I found the line in the sand, the place I will not cross. I will take senile, smelly, vomiting, crazy, or dirty-joke telling patients. I will NOT take a 420 lb patient on a ordinary stretcher, especially not with a female partner 5'5" and 110 lbs. I don't care that the stretcher is rated to 500 lbs. I don't care that you are sending me another truck for a "lift assist", which is only helpful on the hospital end because when we get to the facility we're going to have to get him out of the truck on our own. I don't care who told who how big he was and who's pissed that he has to wait. I will not load a patient on my stretcher when I can not raise the side rails and I can not get the seatbelts around his waist nor over his shoulders. If the company has transported him previously on the bariatric stretcher , then I'd say the odds are pretty good that is the way we should transport him again. I don't care how busy all the ambulances are, I'm not injuring myself for $10/hr so a non-emergency patient doesn't have to wait an extra hour.

06 June 2006


Today's van-bulance story is courtesy of a 90 year old man who recently had his right leg amputated. P and I were transporting him to a nursing home (the scary one I don't like) for rehab/therapy so he could eventually go home. He was quite able to get around, on and off the stretcher, seemed fairly alert and very friendly. I learned later that he had some mild dementia and was a little disoriented as to when he was, but pretty clear on everything else. When we arrived at the nursing home, we were met by a social services/admissions-type person who rode upstairs in the elevator with us.

No sooner did the elevator doors close than the patient curled his finger in a come-closer gesture and asked "Do you girls have time for a joke?" Being the smile and nod, humor the patient type, I told him "Sure," as we were stuck in the elevator either way. He grinned and began, "So there was this businessman, a hard-working guy, who decides one day that he wants to go home and have a hot lunch with his wife. He calls her on the phone and tells her he's on his way, looking forward to a nice hot meal, and will be there in 10 or 15 minutes. The businessman then hops in his car and drives home. When he gets home, he opens the door only to see his wife sliding down the bannister. He asks her, 'What the hell are you doing?' To which she replies, 'Warming up your lunch.'" Our patient then just about laughs himself silly because P and I were chuckling but the other lady had turned bright red and completely embarassed. He then leans towards me and says, "I like to save that one for the ladies."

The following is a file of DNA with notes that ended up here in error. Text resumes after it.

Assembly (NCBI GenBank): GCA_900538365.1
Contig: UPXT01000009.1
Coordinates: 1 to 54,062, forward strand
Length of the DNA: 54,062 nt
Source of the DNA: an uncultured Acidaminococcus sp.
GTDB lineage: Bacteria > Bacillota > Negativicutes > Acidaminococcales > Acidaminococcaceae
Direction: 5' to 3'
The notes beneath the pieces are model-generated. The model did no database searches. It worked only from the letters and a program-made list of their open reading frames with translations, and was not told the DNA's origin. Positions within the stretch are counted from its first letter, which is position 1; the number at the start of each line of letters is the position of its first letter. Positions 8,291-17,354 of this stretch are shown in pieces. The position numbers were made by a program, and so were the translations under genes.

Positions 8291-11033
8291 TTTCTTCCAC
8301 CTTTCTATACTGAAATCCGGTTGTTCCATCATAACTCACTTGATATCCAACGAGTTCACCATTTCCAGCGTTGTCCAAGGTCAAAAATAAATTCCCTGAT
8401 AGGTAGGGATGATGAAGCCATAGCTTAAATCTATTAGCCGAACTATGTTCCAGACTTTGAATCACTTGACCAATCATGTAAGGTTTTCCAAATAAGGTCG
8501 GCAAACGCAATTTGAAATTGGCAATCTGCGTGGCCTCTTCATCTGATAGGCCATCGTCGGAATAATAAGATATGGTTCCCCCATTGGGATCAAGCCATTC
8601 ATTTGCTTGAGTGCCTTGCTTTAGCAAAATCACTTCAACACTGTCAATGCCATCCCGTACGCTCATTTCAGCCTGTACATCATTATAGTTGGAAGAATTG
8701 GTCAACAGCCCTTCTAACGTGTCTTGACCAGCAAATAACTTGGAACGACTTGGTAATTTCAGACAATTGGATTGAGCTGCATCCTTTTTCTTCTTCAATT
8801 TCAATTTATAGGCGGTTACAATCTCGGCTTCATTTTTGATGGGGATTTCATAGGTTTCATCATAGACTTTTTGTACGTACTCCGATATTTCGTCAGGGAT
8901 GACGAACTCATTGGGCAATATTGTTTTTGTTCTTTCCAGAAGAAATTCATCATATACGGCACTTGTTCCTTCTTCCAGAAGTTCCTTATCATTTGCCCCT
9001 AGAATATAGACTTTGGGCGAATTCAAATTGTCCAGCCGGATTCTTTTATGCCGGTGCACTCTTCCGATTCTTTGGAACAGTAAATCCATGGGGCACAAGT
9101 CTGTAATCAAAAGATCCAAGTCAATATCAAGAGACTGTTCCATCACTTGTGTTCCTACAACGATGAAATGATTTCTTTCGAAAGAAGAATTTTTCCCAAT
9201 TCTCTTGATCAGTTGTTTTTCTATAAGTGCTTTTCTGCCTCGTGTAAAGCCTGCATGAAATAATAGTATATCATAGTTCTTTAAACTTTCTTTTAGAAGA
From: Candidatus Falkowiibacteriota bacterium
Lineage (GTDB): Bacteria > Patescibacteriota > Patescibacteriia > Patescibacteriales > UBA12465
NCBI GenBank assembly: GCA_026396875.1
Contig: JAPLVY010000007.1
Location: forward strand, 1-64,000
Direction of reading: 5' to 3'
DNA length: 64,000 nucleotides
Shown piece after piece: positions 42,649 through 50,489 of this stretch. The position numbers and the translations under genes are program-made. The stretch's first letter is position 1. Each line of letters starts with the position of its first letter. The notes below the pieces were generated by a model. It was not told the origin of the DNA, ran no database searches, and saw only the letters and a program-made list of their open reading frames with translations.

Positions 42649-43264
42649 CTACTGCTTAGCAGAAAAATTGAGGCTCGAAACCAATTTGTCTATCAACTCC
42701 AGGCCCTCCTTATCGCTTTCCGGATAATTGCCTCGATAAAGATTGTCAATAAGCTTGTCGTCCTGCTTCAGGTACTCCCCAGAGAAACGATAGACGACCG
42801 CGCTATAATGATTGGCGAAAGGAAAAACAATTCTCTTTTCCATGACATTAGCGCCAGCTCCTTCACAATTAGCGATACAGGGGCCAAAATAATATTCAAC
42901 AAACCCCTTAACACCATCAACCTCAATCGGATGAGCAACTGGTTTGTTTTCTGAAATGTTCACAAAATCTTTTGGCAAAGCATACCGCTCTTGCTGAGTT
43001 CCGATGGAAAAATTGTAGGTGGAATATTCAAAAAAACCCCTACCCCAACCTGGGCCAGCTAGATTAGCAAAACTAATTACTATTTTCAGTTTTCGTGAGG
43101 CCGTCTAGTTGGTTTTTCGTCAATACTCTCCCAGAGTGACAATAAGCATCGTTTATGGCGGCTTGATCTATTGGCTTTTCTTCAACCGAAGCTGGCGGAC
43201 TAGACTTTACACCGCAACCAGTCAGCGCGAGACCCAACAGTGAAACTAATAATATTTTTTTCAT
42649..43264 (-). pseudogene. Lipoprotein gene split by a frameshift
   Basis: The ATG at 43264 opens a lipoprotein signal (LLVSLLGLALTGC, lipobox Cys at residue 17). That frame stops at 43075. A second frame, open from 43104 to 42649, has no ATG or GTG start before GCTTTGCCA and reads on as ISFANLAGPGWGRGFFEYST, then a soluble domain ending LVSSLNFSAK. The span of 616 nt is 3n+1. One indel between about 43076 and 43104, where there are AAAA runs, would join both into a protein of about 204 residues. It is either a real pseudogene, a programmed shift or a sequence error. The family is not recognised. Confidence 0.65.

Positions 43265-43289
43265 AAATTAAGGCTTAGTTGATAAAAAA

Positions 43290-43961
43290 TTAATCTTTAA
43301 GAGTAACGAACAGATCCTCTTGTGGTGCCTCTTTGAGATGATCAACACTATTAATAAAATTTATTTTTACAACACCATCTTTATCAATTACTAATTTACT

05 June 2006

Wheels down

I made it back from the wilds of Michigan where I attended 2 separate family events for the in-laws, one on the maternal side and one on the paternal side. K and I drove over 12 hours there, departing at 4:30a Thursday and driving all night last night to return at 7:15a this morning. K is still crashed out because he drove from 11:30 until 5:30, swearing the whole time that he wasn't too tired and doing fine, until we had breakfast after which I drove and he immediately fell deeply asleep.

The trip went fairly well, although I can never complain when I get TimBits, the most wonderful junk food to ever grace the face of the earth. I would drive to Canada daily for those if I could do it without weighing 700 lbs. Yes, there are some in the U.S., but not nearly enough and it is one of my traditions when visiting Canada. I'm not quite an honorary Canadian because I'm not addicted to their coffee as well (I don't do hot beverages), but I've got to be close.

It was good to see the families, but I'm not sure they've forgiven us for moving away yet. One baby shower and one high school graduation and 500+ questions about what I'm doing with the rest of my life of course get me thinking about everything going on lately, but I'm no closer to figuring it out since I STILL do NOT have my test scores back yet.